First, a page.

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Dan: The Critic
By Ken Rossman
For BaltimoreStories.com

Ask most college-aged Ravens fans about what’s wrong with the team this year, and they’ll probably tell you, “They have no offense.” Ask Dan Steil that same question and he’ll give you an in-depth answer that rivals that of an ESPN analyst.

“Baltimore’s drug problem will be solved before the Ravens’ offense is solved,” Steil emphatically states. “They’re not creative, they’re plain vanilla really. You can’t win big games in the NFL being one-dimensional like that.”

How Steil, 21, became a Ravens fan is simple: it was the first time in his life Baltimore had a football team.

“Like a lot of kids growing up getting into football, I followed whoever was good,” Steil says. “First it was the Redskins, then the Cowboys, who were basically America’s Team then, like the New York Yankees of football, but I became a Ravens fan when they moved to Baltimore. I loved college football pretty much my whole life but it was a new ballgame when the Ravens came to town.”

Steil is armed with football knowledge to such a degree that he’ll never give you the simple answer you’re looking for when you ask him about the Ravens. He criticizes not only the Ravens offense, but gives sound reasons why he believes their defense isn’t what it used to be either.

“That defensive scheme they’re using, the 46, it’s a good scheme but just not good for these types of players,” Steil explains. “It worked so well for the Bears in ’86 because they had a monstrous front four that could tear you up.”

With that in mind, Steil had some unkind words for current defensive linemen. “[Terrell] Suggs is a moron. He’s a caveman,” Steil states. “He makes too may dumb mistakes and he’s way too aggressive. They don’t have the Jevon Kearse or Dwight Freeney type of guy, you know like a bull-rusher.”

With every major story coming out of Ravens camp, Steil had something insightful to say about it. Take his stance on Deion Sanders, for example.

“Deion needs to go,” Steil says. “He’s a nickel corner and he’s covering the slot receiver which is usually the fastest guy on the field. My initial reaction was that maybe it would work, kind of like what happened with Rod Woodson or Carnell Lake, but not now. The guy is just embarrassing himself.”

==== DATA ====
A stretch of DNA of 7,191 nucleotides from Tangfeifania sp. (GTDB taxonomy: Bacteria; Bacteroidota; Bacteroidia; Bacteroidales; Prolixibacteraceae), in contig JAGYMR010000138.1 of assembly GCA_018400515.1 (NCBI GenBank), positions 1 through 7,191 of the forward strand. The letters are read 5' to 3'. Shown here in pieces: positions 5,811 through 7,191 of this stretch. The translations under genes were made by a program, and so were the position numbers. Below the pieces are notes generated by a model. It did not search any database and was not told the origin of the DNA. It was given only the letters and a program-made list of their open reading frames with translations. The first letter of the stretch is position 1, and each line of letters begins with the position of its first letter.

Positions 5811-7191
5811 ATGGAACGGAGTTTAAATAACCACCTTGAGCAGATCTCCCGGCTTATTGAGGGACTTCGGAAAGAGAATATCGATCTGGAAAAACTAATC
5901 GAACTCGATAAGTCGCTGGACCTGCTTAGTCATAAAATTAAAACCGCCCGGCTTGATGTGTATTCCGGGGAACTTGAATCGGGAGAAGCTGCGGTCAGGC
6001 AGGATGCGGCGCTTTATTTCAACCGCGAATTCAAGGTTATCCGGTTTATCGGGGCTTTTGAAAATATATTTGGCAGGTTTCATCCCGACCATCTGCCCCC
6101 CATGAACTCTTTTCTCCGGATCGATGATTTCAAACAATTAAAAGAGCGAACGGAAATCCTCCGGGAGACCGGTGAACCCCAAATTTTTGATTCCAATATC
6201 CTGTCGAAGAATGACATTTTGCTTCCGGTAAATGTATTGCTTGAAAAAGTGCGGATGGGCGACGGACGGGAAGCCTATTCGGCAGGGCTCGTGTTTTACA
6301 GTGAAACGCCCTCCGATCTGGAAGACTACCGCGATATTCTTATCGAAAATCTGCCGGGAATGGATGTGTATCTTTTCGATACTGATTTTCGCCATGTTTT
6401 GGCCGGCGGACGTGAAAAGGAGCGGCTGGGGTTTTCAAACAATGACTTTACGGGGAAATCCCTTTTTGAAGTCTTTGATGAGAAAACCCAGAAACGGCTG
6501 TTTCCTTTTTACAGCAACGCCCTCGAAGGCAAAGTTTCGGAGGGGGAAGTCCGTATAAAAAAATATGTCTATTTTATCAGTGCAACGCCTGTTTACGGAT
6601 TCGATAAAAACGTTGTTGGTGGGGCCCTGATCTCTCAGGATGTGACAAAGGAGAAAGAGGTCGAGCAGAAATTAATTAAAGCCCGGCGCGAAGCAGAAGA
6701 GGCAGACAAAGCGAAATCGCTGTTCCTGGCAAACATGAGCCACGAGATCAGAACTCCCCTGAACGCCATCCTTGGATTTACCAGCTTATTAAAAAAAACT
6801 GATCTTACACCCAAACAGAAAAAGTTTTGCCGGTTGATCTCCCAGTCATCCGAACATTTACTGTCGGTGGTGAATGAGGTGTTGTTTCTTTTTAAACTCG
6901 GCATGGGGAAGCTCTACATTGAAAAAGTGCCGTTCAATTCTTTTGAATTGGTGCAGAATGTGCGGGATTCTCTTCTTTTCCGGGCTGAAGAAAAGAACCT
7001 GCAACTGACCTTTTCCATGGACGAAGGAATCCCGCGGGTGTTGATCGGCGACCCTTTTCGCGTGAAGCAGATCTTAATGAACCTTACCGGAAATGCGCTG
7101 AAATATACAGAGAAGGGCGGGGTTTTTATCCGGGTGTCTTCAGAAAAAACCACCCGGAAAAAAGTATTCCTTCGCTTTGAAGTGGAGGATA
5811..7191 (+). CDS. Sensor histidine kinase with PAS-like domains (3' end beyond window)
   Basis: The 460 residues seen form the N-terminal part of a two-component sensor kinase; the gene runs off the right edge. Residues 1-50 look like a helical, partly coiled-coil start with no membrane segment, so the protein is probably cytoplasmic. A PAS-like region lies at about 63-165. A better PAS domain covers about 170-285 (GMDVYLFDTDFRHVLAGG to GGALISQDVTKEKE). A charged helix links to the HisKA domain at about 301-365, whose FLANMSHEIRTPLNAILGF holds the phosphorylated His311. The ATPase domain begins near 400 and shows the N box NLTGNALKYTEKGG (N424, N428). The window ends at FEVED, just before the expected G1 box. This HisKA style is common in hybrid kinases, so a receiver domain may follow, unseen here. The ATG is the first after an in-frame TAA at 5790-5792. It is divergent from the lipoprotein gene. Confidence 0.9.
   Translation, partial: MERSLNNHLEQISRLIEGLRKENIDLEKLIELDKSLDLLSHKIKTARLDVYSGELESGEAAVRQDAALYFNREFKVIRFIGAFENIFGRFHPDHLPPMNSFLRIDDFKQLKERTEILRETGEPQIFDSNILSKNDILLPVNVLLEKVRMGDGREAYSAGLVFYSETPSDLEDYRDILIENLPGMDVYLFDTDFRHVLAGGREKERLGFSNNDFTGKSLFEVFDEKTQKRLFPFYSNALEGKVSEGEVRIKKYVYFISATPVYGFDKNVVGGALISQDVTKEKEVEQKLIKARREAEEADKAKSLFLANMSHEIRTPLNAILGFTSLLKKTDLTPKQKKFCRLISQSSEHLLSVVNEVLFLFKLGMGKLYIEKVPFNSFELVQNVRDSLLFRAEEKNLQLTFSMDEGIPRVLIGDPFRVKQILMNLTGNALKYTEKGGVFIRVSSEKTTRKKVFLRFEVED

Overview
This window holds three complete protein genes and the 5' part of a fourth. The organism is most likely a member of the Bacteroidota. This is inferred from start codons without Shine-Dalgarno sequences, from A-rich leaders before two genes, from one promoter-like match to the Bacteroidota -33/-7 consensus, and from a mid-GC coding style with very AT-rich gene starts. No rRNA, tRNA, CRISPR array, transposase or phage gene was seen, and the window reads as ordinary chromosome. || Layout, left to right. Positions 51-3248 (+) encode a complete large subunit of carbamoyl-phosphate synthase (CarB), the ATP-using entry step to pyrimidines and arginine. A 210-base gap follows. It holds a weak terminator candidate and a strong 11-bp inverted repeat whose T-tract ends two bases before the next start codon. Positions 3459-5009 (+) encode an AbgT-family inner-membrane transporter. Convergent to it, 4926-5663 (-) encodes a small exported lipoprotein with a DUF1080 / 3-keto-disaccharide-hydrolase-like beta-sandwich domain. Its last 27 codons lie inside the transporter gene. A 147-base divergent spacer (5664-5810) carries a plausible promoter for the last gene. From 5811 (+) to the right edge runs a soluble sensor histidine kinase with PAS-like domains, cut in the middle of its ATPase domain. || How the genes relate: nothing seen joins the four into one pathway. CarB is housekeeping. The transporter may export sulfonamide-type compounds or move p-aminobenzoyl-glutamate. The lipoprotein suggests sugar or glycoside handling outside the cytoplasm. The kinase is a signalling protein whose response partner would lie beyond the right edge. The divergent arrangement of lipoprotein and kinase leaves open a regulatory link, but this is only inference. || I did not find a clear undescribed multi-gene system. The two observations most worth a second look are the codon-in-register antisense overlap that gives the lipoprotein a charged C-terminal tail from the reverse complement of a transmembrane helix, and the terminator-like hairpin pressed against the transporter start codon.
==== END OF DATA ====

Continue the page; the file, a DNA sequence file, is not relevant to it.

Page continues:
Bull-rusher? Slot receiver? 46 defense? Clearly these are the signs of the type of fan who is more than a fan, but a critic as well.

But despite criticisms left and right, there is much about the Baltimore Ravens that Steil loves to death. In fact, he exemplifies a rarity among football fans; he’s wide awake watching the defense and nearly asleep watching the offense.

“A lot of people love high scoring games, but with the Ravens it’s different,” Steil says. “I’ve followed them since they came to Baltimore, and really, after a couple of years, that defense became fun to watch. When they had the ball, you turned the TV off and when they didn’t you turned it back on. You could tell the atmosphere of the stadium was different when the Ravens were on defense, just from watching TV!”

Speaking of atmosphere, Steil’s love for the Ravens hit new heights the first time he attended a home game.

“When they say it’s so loud you can’t even hear yourself think, I never really got it until I went to a Ravens game,” Steil explains. “I was working at the game in the upper deck where all the real fans are. You really could not hear yourself think. There was something just awesome about it.”

In the end, however, since Steil follows sports so intensely, motor-mouthing his way through debates, it’s always about “what have you done for me lately?”

“I see [the Ravens] winning no more than 5 games this year,” he says with a grim look on his face. “They’ve clearly lost something, and it’s psychological more than anything.”

When your team is getting beaten up left and right in the 2005 season, what is on your mind more, the nostalgic memories or the current state of affairs? For Steil, it is unquestionably the latter, and that’s what cements him as Baltimore’s prototype “critic” fan.

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